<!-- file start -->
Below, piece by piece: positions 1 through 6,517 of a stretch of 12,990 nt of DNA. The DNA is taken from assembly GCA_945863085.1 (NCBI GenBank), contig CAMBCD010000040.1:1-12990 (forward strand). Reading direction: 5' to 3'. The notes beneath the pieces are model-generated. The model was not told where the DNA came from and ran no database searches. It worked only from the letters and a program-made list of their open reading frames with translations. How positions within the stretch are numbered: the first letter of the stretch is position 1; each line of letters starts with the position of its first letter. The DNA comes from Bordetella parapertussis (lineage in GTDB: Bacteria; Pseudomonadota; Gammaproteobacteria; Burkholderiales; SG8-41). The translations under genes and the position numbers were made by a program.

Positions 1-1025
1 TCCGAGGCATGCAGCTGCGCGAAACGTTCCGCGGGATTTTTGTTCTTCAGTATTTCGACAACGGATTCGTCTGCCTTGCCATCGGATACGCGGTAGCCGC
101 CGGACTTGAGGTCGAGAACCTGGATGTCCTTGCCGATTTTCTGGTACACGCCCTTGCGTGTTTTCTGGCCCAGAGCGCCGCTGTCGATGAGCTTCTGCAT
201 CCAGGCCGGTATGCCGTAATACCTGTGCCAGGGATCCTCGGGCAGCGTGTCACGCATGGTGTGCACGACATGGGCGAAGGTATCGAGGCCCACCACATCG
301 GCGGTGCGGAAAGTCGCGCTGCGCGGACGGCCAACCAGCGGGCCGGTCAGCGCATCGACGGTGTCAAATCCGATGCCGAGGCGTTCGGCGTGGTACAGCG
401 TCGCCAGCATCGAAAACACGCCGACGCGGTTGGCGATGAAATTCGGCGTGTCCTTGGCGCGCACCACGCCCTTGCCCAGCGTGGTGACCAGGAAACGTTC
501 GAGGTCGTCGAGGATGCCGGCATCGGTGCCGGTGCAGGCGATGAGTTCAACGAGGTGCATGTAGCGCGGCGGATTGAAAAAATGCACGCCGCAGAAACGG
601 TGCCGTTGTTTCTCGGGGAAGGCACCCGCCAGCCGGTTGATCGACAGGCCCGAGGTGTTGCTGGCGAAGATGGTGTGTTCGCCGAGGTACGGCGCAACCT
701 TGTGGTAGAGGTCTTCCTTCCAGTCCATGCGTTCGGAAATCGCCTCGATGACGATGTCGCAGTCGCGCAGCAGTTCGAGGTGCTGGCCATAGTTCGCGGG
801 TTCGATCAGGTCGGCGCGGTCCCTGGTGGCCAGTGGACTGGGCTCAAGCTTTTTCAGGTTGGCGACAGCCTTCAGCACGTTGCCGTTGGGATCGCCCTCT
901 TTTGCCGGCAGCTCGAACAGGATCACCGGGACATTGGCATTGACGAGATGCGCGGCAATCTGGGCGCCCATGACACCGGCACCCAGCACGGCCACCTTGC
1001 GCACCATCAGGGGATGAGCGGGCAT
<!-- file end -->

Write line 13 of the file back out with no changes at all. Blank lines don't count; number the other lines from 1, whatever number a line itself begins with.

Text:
1001 GCACCATCAGGGGATGAGCGGGCAT